Miracles take many forms for Smokey Robinson

Smokey Robinson cheers at the end of “Smokey Robinson Presents Australia’s Human Nature — the Ultimate Celebration of Motown,” at the Imperial Palace Wednesday, June 17, 2009.
Photo: Leila Navidi

Human Nature

If You Go

  • What: Human Nature
  • When: 8 p.m. Saturday through Thursday
  • Where: Imperial Palace Showroom
  • Admission: $49.95-$59.95; (888) 777-7664, www.imperialpalace.com
  • Running time: About 90 minutes
  • Audience advisory: Singalongs and table dancing: Keep your drink close if you are seated in the front rows

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For generations, miracles have played a prominent role in Smokey Robinson’s life. He was backed by the Miracles vocally, of course, during a torrid run of Motown hits in the 1960s that left a legacy to last a lifetime.

But there’s this other miracle in Robinson’s life, more valuable to him than a mountain of gold records. It happened in a flash, like a burst of fire, and it led him to the befittingly named Ablaze Ministries in Los Angeles.

It was May 1986, and the Motown legend was gripped by cocaine addiction.

“It was life-threatening. It is always life-threatening when you are in that condition. (But) through God, the man who went into that church was an addict, and afterward I was free,” Robinson said last week during a phone interview hours before the premiere of “Smokey Robinson Presents Human Nature – The Ultimate Celebration of Motown” at Imperial Palace. Robinson discovered the longtime vocal group of pure-as-driven-snow Aussies (Toby Allen, Phil Burton and brothers Michael and Andrew Tierney) four years ago as they recorded an album of Motown covers. Robinson, loving what he saw and heard, seized the chance to fill a Motown void on the Strip and brought the fellas to I.P., which was looking for a show to replace “Legends in Concert,” which has moved to Harrah’s. Adam Steck of SPI Entertainment (which also produces "Thunder From Down Under," and what we need now is an AC/DC tribute act to fill the Aussie trifecta) is the show’s producer.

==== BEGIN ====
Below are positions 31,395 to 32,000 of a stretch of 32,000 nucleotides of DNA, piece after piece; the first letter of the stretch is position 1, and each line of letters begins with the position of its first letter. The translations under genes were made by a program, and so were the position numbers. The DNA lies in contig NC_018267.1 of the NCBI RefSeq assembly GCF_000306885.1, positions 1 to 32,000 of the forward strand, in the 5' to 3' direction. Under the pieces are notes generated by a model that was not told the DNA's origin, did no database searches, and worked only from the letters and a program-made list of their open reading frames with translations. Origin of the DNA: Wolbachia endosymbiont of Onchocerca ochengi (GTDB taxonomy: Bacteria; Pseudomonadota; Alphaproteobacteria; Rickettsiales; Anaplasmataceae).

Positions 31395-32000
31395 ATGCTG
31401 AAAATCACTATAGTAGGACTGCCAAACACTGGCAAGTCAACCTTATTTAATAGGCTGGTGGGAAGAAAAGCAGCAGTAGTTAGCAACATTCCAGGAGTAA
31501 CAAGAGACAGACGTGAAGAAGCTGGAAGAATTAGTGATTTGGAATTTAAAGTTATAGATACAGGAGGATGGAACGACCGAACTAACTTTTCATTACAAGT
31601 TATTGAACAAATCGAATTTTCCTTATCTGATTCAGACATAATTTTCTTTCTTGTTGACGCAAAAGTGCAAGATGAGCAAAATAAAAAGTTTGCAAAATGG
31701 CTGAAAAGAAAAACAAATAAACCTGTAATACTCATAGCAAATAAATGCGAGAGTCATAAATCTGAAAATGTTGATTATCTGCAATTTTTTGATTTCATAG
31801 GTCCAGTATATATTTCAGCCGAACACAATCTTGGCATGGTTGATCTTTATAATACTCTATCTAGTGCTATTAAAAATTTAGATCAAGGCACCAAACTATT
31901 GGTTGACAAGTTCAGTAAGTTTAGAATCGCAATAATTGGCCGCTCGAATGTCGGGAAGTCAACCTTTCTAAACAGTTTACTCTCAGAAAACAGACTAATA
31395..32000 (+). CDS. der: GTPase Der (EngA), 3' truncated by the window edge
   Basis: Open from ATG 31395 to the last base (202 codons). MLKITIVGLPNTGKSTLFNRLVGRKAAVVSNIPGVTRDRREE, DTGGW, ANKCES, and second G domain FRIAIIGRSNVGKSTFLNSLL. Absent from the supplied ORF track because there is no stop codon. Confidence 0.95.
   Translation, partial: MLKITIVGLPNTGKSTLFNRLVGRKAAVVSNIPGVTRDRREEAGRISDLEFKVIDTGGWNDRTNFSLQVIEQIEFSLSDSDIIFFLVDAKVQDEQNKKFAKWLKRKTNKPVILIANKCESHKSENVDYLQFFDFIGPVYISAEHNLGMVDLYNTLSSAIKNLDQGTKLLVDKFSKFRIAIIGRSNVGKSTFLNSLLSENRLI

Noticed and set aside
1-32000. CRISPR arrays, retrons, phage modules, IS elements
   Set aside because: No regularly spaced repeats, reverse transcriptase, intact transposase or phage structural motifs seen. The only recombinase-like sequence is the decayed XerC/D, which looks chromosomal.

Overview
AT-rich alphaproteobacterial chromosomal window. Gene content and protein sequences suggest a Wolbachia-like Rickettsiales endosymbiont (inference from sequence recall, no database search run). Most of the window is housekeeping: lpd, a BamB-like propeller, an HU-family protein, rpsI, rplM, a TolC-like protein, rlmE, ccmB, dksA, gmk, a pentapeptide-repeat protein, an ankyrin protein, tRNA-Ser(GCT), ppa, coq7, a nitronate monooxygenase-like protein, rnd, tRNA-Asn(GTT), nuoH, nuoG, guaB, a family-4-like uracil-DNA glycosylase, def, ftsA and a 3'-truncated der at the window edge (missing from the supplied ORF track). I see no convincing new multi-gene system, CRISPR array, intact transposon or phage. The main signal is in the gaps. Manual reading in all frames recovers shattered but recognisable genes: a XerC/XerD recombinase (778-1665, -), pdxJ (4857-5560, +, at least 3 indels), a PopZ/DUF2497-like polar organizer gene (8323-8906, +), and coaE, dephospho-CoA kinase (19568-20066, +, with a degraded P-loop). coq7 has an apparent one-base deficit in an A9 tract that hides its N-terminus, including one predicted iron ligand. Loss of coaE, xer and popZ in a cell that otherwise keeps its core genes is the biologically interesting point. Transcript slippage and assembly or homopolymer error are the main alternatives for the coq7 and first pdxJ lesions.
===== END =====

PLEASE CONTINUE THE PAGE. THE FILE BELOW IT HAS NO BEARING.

Motown from Down Under

It’s something of a miraculous convergence, Smokey, the guys from Australia and the Strip. But Robinson would not have been in position to step into any recording studio -- in Australia, Detroit or anywhere else -- in the spring of 1986.

“Drugs don’t care who you are. That’s the effect of it. They don’t care if you’ve sold millions of records or not, they will kill you,” Robinson said. “You know what, I recall that as being one of the darkest times of my life. … But I met this minister at Ablaze Ministries in L.A., pastor Jean Perez, and she told me she knew I would be there. She didn’t know when, but she knew I would walk in there.”

Robinson says he decided then, there and forever that he would not succumb to his addiction again.

“What keeps me going is I just turned it over to God,” he said. “You have to be spiritually open. God doesn’t discriminate. God doesn’t know I’m Smokey Robinson.”

Robinson performs service work as frequently as his schedule allows, speaking “at rehab graduations, rehabs themselves, schools, universities, for 12-step groups, wherever I can. It’s my job now. The only thing I think about when I’m talking to people is how I can help people avoid that path. I think that those of us who have been through it are the best to talk about it, because we have been there.”

He’s still in contact with Perez, one of his spiritual advisers, and has told his wife, Frances, “if you ever hear that I OD’d, call the police, because I am never, ever going back that way.”

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John Katsilometes is a columnist and magazine writer for the Las Vegas Sun and Las Vegas Weekly and editor-at-large for ...

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